pic25-peace.jpg?w=300&h=256pic27-peace.jpg?w=300&h=256pic28-wow-for-me.jpg?w=300&h=256pic29-wow-for-me2.jpg?w=300&h=256pic30-wow-for-me3.jpg?w=300&h=256pic31-end.jpg?w=300&h=256
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  • JCServantJCServant Certified Polygameist RPGamer Staff
    edited July 2014
    For those interested, we begin the next game in RPGTrek this week... Dragon Warrior III. We have three people doing this classic gem ... maybe 4.

    Find out more details from the RPGTrek blog page here. And, contact me (preferably on skype - jcservant7 ) if interested. We'd love to have you chatting with us in Skype (or here on the forums) as we play through :)
    Co-Host on RPGBacktrack. Follow me on Twitter and sub to my blog if you would like!
  • TexsideTexside Member Full Members
    edited July 2014
    Oh, man, Moonbrook Castle. That place's layout is stuck in my head forever.

    The fireworks were a nice touch, and it was a good read. Keep at 'em! I may try to jump in with DQIV when y'all get there. I've been a bit too pressed for time to play along with the earlier ones.
  • JCServantJCServant Certified Polygameist RPGamer Staff
    edited July 2014
    Glad you enjoyed it. You can read my full review of the game here

    I may get that eventually posted on the forum here... as I know not everyone wants to hit up my blog. However, if you're subscribed to my twitter feed or blog, you can get these journal entries and reviews before I get them up on this forum, since I always post there first.
    Co-Host on RPGBacktrack. Follow me on Twitter and sub to my blog if you would like!
  • JCServantJCServant Certified Polygameist RPGamer Staff
    edited August 2014
    boxfront.jpgReview: Dragon Warrior II / Dragon Quest II (SNES Version)

    My brother and I continue our RPGTrek with Dragon Warrior II.

    Originally released on Jan 1987 on NES (in Japan), Dragon Quest II, (Known as Dragon Warrior II in the US -the name was changed due to copy right issues), continues to epic (yet short) story from the first game as adventures take off on another adventure to save the world from the evil forces of Hargon.

    As a sequel to the original game, everything in Dragon Warrior II (DWII) is bigger as you get more party members, larger lands, vehicle transportation and much more! While this makes the game feel more epic, bigger is not always bigger.

    pic12-Map of Fisherman Town.jpgA cut scene at the beginning shows you that monsters are on the loose, causing chaos and killing people. Clearly, the people need saving! You start off with the main hero, The Prince of Midenhall. The king, his father, sends him out to address this evil. As a descendant of our hero from the first game, saving people from evil warlords comes naturally! Eventually, two other descendants join the quest, The Prince of Cannock and the Princess of Moonbrook, fulfilling the roles of cleric and wizard, respectfully.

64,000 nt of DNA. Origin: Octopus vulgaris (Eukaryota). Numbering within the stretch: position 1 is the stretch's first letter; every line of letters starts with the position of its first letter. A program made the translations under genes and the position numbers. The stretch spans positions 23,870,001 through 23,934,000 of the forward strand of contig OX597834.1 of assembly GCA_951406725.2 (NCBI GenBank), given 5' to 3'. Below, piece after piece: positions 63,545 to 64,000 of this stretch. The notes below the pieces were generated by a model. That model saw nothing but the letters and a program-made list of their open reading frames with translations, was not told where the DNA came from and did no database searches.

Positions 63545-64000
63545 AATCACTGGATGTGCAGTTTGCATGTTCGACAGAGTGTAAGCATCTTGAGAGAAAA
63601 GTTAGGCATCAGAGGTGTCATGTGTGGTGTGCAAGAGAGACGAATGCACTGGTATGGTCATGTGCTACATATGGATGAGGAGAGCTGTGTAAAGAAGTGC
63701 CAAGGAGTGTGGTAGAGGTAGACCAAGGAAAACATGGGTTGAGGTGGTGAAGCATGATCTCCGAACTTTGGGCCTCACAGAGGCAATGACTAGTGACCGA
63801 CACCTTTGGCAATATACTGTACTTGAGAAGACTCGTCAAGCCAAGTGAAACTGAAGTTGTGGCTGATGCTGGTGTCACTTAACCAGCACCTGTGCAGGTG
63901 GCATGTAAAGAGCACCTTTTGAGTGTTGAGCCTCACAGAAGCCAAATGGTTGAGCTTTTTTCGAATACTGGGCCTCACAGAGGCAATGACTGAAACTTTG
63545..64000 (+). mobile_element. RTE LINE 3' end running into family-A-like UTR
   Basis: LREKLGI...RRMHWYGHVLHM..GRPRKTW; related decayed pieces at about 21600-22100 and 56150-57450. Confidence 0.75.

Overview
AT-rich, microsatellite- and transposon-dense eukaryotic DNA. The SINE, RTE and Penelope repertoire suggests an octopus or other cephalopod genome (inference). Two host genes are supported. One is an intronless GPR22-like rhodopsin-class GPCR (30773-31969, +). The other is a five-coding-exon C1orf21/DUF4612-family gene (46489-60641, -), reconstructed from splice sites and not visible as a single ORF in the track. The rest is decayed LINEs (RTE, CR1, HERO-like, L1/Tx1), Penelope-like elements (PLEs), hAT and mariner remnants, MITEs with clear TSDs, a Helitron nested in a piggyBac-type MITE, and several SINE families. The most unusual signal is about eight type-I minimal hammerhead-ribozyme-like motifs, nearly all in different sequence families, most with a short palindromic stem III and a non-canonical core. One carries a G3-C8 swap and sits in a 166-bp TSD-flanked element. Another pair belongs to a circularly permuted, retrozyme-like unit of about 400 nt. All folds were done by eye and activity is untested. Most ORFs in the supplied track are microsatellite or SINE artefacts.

At this point, close to half way, the game really opens up. The size of the world eclipses the first game by a factor of three. At first, I felt exhilarated that the game had such an open world feel to it. As I sailed around, I found awesome places to grind, new towns to explore and hidden goodies. But, eventually, I ran out of things to do. And I only had two out of five of the needed relics to move forward. I found some vague clues from townspeople, but, alas, I could not find the relics or other items I needed to move forward. Eventually I broke down and looked up the FAQ. It took two separate FAQs to find all of the required items needed to move forward.

    Relatively early, the party gains a boat that allows them to travel nearly anywhere in the world. The first place they visit after obtaining their ship, Alefgard, the entire continent from the first game, albeit a bit shrunk. You visit that first town that kicked this all off, and can sail across a river to get to the final castle of that first game easily enough. I found all these references to the first game super exciting. Playing the two games in a row pays off both in story, and understanding the setting a bit better.

    pic22-original enemies in snw.jpgHaving three characters, instead of one, combat flows better. Similar to the first game, the turn based combat moves at a deliberate pace throughout. You enter your party’s command, and the round of
    The main character acts as the fighter, with heavy armor and a sword arm that hits hard. The other two support him via healing, buffs, debuffs, and spells that can hit many enemies at once. As expected with a game this age, our heroes will fight many similar looking enemies. While most fights will not tax your ability to strategize in a fight, the sheer number of fights, specifically in the last couple of dungeons, will test the players’ patience and reliance on healing items. Death sends you back to town with half of your gold in tact (unless you stored it safely in the towns’ banks). This nearly takes the sting of death away, since you lose no XP in the process. combat plays out using your agility and some random factor to determine which actions resolve first.

    For the most part, the combat felt balanced. In contrast with most other RPGs, such as Final Fantasy, the numbers do not get terribly large. You start off with around 10-20 hps and do 5-10 points of damage per round. These numbers increase by a factor of 10 over the course of the game. This sounds like a high number, but considering other games go into thousands, it felt low. This helps make the game easier to balance, with classes doing what I expected them to do throughout.